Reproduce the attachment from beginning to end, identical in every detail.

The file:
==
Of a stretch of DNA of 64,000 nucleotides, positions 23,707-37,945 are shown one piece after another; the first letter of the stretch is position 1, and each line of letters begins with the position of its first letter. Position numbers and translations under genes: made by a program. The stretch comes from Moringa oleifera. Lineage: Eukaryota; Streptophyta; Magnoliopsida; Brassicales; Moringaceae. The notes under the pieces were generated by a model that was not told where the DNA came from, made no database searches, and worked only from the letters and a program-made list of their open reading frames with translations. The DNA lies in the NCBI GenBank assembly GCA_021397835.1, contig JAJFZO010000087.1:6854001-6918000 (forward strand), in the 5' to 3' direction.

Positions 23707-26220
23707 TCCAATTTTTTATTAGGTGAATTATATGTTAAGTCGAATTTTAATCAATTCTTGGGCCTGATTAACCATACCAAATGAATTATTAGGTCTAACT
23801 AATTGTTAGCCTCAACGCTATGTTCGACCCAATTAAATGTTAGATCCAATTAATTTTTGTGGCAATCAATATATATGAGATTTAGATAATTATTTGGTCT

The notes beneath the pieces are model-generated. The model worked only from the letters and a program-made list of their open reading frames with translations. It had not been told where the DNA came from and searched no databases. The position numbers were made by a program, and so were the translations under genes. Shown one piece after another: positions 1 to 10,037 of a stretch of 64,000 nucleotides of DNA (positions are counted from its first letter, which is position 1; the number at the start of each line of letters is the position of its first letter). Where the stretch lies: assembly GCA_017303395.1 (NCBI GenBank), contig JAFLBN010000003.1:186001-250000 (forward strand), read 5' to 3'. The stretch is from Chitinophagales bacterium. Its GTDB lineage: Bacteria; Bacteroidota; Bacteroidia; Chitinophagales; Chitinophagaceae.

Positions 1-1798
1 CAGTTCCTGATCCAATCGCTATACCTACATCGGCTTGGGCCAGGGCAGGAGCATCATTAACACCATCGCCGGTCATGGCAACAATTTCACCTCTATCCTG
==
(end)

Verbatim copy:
Of a stretch of DNA of 64,000 nucleotides, positions 23,707-37,945 are shown one piece after another; the first letter of the stretch is position 1, and each line of letters begins with the position of its first letter. Position numbers and translations under genes: made by a program. The stretch comes from Moringa oleifera. Lineage: Eukaryota; Streptophyta; Magnoliopsida; Brassicales; Moringaceae. The notes under the pieces were generated by a model that was not told where the DNA came from, made no database searches, and worked only from the letters and a program-made list of their open reading frames with translations. The DNA lies in the NCBI GenBank assembly GCA_021397835.1, contig JAJFZO010000087.1:6854001-6918000 (forward strand), in the 5' to 3' direction.

Positions 23707-26220
23707 TCCAATTTTTTATTAGGTGAATTATATGTTAAGTCGAATTTTAATCAATTCTTGGGCCTGATTAACCATACCAAATGAATTATTAGGTCTAACT
23801 AATTGTTAGCCTCAACGCTATGTTCGACCCAATTAAATGTTAGATCCAATTAATTTTTGTGGCAATCAATATATATGAGATTTAGATAATTATTTGGTCT

The notes beneath the pieces are model-generated. The model worked only from the letters and a program-made list of their open reading frames with translations. It had not been told where the DNA came from and searched no databases. The position numbers were made by a program, and so were the translations under genes. Shown one piece after another: positions 1 to 10,037 of a stretch of 64,000 nucleotides of DNA (positions are counted from its first letter, which is position 1; the number at the start of each line of letters is the position of its first letter). Where the stretch lies: assembly GCA_017303395.1 (NCBI GenBank), contig JAFLBN010000003.1:186001-250000 (forward strand), read 5' to 3'. The stretch is from Chitinophagales bacterium. Its GTDB lineage: Bacteria; Bacteroidota; Bacteroidia; Chitinophagales; Chitinophagaceae.

Positions 1-1798
1 CAGTTCCTGATCCAATCGCTATACCTACATCGGCTTGGGCCAGGGCAGGAGCATCATTAACACCATCGCCGGTCATGGCAACAATTTCACCTCTATCCTG